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Army JROTC Medal of Heroism awarded to cadets killed in Parkland

Written By | Feb 20, 2018
Medal of Heroism

Murdered Florida High School JROTC cadets Martin Duque, Peter Wang, and Alaina Pett awarded Army Heroism medal – photo credit -Sunrise Post 365 -Twitter

WASHINGTON, November 20, 2018. – As bullets screamed through the hallways in Marjory Stoneman Douglas High School Wednesday Valentine’s Day, JROTC student, Peter Wang, died holding the doors for Parkland students and staff to escape the shooting. According to Fox News he is one of three JROTC cadets who died in the shooting.  They have each been awarded the Army JROTC Medal of Heroism for their actions of bravery during the shooting rampage that took their lives and the lives of 14 others.

Age does not determine heroism, courage in the face of fear defined the Marjory Stoneman Douglas High School cadet’s true measure.

That afternoon thousands of students and staff fled or took cover as 19-year-old shooter Nikolas Cruz engaged in his deadly killing spree. Yet, Wang, 15, in his JROTC uniform, stood his ground. According to teachers and students, he was unflinching in his apparent goal to give them safe passage from the hail of bullets.

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Heroism is not a simple or casual word.  The U.S. Army takes that word and every serious measure of high moral character that defines it very seriously. It is why the military service awarded the three cadets the Medal of Heroism. It is the service’s highest medal for Reserve Officers’ Training Corps cadets.

“When the will defies fear, when duty throws the gauntlet down to fate, when honor scorns to compromise with death — that is heroism.”  19th Century lawyer Robert Green Ingersoll

Fox News reported that a U.S. Army spokesman said Cadet Command approved Junior ROTC Medal of Heroism for cadets Alaina Petty, Peter Wang and Martin Duque.  Wang’s family received his medal at his service on Tuesday.  The family of Cadet Petty, 14, was presented with her Medal of Heroism during her funeral service on Monday.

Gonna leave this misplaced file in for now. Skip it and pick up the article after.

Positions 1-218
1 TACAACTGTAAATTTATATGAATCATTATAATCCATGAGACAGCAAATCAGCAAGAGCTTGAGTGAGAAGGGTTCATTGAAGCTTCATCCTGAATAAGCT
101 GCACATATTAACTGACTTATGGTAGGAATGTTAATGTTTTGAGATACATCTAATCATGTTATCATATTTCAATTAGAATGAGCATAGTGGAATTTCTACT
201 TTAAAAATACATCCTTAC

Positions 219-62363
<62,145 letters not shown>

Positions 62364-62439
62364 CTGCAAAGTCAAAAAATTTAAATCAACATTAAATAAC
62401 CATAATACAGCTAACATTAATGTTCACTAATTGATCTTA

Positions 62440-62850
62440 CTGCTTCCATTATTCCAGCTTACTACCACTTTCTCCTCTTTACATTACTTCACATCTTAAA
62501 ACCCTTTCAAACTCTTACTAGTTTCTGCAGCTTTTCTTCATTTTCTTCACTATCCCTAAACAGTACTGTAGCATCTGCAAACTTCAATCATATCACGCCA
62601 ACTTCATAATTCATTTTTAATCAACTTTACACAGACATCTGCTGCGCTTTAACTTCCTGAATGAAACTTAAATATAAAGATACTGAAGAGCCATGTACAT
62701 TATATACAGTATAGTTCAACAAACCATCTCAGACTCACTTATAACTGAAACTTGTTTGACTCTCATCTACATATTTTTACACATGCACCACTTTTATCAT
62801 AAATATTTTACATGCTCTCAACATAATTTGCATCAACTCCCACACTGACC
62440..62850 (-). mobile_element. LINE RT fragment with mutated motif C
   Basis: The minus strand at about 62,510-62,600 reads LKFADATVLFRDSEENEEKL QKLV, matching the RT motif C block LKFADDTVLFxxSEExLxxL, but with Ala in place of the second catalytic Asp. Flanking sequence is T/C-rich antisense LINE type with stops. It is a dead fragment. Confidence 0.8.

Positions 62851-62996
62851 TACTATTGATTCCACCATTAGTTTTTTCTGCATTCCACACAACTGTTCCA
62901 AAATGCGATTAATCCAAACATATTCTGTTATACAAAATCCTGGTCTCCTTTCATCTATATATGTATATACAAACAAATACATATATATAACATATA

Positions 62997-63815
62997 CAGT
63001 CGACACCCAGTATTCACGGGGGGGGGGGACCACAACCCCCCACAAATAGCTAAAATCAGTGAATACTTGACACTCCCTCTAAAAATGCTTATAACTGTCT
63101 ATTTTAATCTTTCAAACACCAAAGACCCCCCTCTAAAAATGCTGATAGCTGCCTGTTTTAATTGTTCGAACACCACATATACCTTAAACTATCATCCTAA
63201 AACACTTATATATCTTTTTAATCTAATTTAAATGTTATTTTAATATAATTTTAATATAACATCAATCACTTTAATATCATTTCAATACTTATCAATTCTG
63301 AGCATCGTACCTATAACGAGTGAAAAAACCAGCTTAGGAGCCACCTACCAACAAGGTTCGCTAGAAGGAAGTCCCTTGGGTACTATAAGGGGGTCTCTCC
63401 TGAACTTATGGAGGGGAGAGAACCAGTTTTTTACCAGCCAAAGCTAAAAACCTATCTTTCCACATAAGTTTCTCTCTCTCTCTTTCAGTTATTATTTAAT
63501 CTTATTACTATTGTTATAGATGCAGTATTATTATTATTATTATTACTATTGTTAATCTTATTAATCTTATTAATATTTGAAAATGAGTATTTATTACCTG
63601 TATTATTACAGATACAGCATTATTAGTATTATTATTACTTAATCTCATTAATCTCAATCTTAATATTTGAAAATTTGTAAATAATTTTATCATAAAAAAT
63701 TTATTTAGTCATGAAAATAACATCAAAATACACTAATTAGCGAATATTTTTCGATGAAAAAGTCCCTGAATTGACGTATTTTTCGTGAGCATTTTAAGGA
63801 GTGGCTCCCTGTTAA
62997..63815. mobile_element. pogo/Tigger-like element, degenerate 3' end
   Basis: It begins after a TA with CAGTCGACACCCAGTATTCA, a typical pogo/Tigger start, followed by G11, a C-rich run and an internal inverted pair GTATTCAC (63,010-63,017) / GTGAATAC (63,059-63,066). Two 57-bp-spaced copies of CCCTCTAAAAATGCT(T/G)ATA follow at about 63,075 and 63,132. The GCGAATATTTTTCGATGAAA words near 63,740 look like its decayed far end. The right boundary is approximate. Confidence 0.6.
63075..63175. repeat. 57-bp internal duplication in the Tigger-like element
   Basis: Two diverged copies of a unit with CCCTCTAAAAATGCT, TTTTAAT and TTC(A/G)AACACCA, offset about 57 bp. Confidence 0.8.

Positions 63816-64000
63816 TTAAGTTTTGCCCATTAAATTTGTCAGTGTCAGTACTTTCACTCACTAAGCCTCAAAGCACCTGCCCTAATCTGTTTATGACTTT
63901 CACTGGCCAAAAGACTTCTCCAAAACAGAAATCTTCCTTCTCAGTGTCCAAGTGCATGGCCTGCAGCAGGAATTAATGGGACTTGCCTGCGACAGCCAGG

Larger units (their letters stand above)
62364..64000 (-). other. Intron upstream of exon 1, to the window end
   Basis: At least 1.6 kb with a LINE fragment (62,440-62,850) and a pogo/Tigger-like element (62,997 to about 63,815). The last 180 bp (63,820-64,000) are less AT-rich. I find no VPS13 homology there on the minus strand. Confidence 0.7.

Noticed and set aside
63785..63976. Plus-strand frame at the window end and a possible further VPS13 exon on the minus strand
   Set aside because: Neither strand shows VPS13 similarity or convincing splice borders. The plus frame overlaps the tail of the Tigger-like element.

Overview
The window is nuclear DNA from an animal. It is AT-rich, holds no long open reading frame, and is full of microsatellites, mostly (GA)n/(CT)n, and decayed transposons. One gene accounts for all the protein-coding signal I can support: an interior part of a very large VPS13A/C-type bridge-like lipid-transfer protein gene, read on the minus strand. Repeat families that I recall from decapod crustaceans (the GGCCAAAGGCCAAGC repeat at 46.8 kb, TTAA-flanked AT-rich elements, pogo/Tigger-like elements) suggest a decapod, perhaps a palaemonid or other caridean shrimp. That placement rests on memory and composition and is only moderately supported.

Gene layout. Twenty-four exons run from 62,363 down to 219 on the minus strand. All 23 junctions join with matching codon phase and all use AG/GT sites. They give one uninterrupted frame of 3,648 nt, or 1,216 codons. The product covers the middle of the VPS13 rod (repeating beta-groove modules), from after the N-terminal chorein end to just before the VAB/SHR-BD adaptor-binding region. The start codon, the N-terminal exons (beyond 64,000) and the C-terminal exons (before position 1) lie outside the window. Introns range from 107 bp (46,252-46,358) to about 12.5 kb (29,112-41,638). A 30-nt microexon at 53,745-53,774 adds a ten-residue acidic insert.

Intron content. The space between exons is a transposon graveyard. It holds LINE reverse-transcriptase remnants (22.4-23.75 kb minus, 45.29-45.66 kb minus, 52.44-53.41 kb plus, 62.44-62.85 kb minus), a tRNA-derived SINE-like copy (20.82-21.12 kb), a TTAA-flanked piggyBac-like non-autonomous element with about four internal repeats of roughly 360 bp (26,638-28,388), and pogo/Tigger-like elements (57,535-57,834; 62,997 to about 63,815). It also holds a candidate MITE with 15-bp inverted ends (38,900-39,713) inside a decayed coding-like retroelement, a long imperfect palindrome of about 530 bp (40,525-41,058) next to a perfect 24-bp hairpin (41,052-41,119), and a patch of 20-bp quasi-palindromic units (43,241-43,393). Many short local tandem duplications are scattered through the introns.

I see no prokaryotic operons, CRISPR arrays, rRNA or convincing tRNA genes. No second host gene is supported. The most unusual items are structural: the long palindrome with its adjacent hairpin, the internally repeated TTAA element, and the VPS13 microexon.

One can never truly measure the potential destination that Wang and the other two JROTC cadets’ life pathway would have taken them.  What is certain is that their devotion to the training, life goals of leadership, honor, and respect was deeply embedded within each of these brave young heroes.

Isaiah 41:6  Each one helps his neighbor and says to his brother, “Be strong!”

In a nation, where there are far too many examples of youth and teenagers who engage in bullying, attacking young and old alike or even gang murders, thankfully the nation still has heroes in their midst. The parents and family of cadets Alaina Petty, Peter Wang and Martin Duque can truly be proud and honored to have raised and cultivated young Americans who show the best of what America is. The Medal of Heroism is an attribute to this fact.

This video has JROTC cadets talking about the school, guns and their fallen comrades:

JROTC Medal of Heroism

The JROTC Medal of Heroism is a U.S. military decoration that is awarded by the Department of the Army to JROTC cadets. It is given to cadets whose outstanding performance “involved the acceptance of danger and extraordinary responsibilities, exemplifying praiseworthy fortitude and courage.”